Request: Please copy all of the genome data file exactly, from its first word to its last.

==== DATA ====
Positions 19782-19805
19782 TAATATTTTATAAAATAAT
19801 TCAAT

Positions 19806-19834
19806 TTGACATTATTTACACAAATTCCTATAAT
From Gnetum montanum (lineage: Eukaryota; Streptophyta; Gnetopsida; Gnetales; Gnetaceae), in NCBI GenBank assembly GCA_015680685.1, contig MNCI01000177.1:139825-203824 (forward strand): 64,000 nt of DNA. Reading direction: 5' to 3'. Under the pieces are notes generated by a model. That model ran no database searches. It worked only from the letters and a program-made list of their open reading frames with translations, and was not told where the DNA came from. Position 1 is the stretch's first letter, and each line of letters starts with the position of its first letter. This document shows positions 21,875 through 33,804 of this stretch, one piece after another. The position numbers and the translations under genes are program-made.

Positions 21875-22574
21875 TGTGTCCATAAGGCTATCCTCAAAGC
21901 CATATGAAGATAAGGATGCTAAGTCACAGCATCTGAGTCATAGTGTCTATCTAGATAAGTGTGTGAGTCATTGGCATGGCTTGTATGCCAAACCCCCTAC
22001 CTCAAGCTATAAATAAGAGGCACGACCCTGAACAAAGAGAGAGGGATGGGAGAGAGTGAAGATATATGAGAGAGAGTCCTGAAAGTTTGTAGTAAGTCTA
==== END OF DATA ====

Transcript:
Positions 19782-19805
19782 TAATATTTTATAAAATAAT
19801 TCAAT

Positions 19806-19834
19806 TTGACATTATTTACACAAATTCCTATAAT
From Gnetum montanum (lineage: Eukaryota; Streptophyta; Gnetopsida; Gnetales; Gnetaceae), in NCBI GenBank assembly GCA_015680685.1, contig MNCI01000177.1:139825-203824 (forward strand): 64,000 nt of DNA. Reading direction: 5' to 3'. Under the pieces are notes generated by a model. That model ran no database searches. It worked only from the letters and a program-made list of their open reading frames with translations, and was not told where the DNA came from. Position 1 is the stretch's first letter, and each line of letters starts with the position of its first letter. This document shows positions 21,875 through 33,804 of this stretch, one piece after another. The position numbers and the translations under genes are program-made.

Positions 21875-22574
21875 TGTGTCCATAAGGCTATCCTCAAAGC
21901 CATATGAAGATAAGGATGCTAAGTCACAGCATCTGAGTCATAGTGTCTATCTAGATAAGTGTGTGAGTCATTGGCATGGCTTGTATGCCAAACCCCCTAC
22001 CTCAAGCTATAAATAAGAGGCACGACCCTGAACAAAGAGAGAGGGATGGGAGAGAGTGAAGATATATGAGAGAGAGTCCTGAAAGTTTGTAGTAAGTCTA